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Article
Publication date: 9 July 2021

Mohd Mohid Rahmat, Siti Hajar Asmah Ali and Norman Mohd Saleh

This study aims to examine the effect of the auditor-client relationship (ACR) on related party transaction (RPT) types of disclosure, either RPT-efficient or RPT-conflict. This…

Abstract

Purpose

This study aims to examine the effect of the auditor-client relationship (ACR) on related party transaction (RPT) types of disclosure, either RPT-efficient or RPT-conflict. This study also examines whether family controlling shareholders (FCS) negatively affect the ACR in RPT types of disclosure.

Design/methodology/approach

This study uses multivariate regression on 2,203 year-observations of companies listed in Malaysia during the period 2014–2017.

Findings

This study finds weak evidence that auditors can mitigate companies’ RPT type (RPT-efficient and RPT-conflict) disclosure while maintaining a close ACR. However, an interaction between FCS and ACR reduces the RPT-conflict disclosure. Additionally, the Big 4 auditors slightly increase the RPT-conflict disclosure, however, the relationships are inversed if the close ACR involves the FCS. The Big 4 auditors also increase RPT-efficient disclosure although in a close ACR with FCS. Meanwhile, an interaction between non-Big 4 auditors and FCS in close ACR reduces both types of RPT disclosures.

Research limitations/implications

The findings suggest that a close relationship between auditors and clients in firms with significant family control could compromise auditor’s skepticism. The FCS can easily influence the auditors to agree with the ways they treat the RPT disclosure. Therefore, policymakers may have to revisit auditors’ rotation policies in Malaysia, especially those involving FCS.

Originality/value

Trust, familiarity and future fee dependency are significant threats to auditor independence in a close ACR. This study contributes to the literature by examining the effect of a close ACR on RPT types of disclosure from a network theory perspective.

Article
Publication date: 3 July 2023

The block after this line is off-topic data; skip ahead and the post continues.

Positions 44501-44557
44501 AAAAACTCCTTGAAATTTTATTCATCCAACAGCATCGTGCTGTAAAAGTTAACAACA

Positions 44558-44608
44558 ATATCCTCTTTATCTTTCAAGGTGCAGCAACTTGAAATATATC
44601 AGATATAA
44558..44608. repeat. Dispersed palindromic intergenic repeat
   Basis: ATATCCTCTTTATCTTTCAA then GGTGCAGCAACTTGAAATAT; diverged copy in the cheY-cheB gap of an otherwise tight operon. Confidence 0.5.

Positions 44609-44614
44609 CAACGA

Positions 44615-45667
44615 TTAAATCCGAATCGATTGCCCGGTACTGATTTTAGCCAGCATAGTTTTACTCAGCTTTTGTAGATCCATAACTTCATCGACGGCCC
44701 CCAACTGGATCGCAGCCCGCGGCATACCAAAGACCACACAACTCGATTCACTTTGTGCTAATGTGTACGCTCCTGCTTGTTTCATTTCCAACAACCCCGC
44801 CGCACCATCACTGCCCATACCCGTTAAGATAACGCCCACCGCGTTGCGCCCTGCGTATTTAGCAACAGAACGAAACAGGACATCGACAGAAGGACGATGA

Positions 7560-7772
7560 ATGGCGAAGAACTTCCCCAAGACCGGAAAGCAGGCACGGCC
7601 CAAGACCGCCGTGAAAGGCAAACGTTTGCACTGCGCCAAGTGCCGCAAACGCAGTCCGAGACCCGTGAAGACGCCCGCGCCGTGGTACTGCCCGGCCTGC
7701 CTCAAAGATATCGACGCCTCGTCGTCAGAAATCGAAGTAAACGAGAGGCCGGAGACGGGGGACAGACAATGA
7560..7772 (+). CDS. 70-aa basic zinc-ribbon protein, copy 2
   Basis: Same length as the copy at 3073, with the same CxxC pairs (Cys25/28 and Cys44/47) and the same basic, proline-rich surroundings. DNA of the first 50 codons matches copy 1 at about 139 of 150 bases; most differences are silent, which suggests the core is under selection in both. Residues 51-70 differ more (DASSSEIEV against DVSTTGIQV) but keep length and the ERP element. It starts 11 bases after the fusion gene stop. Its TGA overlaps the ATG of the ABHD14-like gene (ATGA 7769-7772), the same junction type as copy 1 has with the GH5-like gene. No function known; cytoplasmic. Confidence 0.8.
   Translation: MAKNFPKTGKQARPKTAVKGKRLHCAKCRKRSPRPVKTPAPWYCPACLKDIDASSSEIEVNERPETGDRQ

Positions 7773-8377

Nurshahirah Abd Majid, Mohd Mohid Rahmat and Kamran Ahmed

This study aims to examine the ability of independent directors to discipline related-party transactions (RPTs) among listed companies in Malaysia. Firms typically appoint…

Abstract

Purpose

This study aims to examine the ability of independent directors to discipline related-party transactions (RPTs) among listed companies in Malaysia. Firms typically appoint independent directors individually, not as a group. However, board members are commonly viewed collectively as a group, and evidence of the abilities of individual directors is scarce.

Design/methodology/approach

The attributes of individual independent directors include accounting literacy, length of service, audit committee membership and active participation in board and audit committee meetings. The unit of analysis is the individual independent director. The final sample consists of 1,552 observations in 2017, and RPTs are categorized as either efficient or conflicting.

Findings

The study finds that the tenure of individual independent directors and active participation in board meetings affect the firm’s engagement in RPTs. However, the financial literacy, audit committee membership and attendance of independent directors at audit committee meetings do not affect the firm’s engagement in RPTs, either efficient or conflicting. Overall, this result offers limited support for the upper-echelon theory concerning the attributes of individual independent directors and RPTs.

Research limitations/implications

This study uses cross-sectional observations for 2017, which predates the COVID-19 pandemic. Thus, this study ignores the impact of restrictions in community mobility during the pandemic on the independent director’s ability to monitor the corporation. This circumstance may have implications for practice and merit further research.

Practical implications

The findings provide information for board nominating committees, regulators and policymakers that the capability of individual independent directors to fulfill their responsibilities is limited. The firm’s nominating committee must be very selective in nominating and appointing independent directors with appropriate competencies. Investors should choose companies that have reappointed the same independent directors for an extended period, as they may benefit from the experience in protecting investors’ interests.

Originality/value

This paper contributes novel evidence to upper-echelon theory literature on the association between independent directors and RPT types from the perspective of individual independent directors.

Details

Journal of Financial Reporting and Accounting, vol. ahead-of-print no. ahead-of-print
Type: Research Article
ISSN: 1985-2517

Keywords

Open Access
Article
Publication date: 4 April 2023

Norazian Hussin, Mohd Fairuz Md Salleh, Azlina Ahmad and Mohd Mohid Rahmat

This study aims to examine the relationship between the attributes of audit firms (Big 4, audit fees, busy season, audit firm tenure and audit partner gender) and the impact of…

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Abstract

Purpose

This study aims to examine the relationship between the attributes of audit firms (Big 4, audit fees, busy season, audit firm tenure and audit partner gender) and the impact of these attributes on key audit matters (KAM) readability in Malaysia.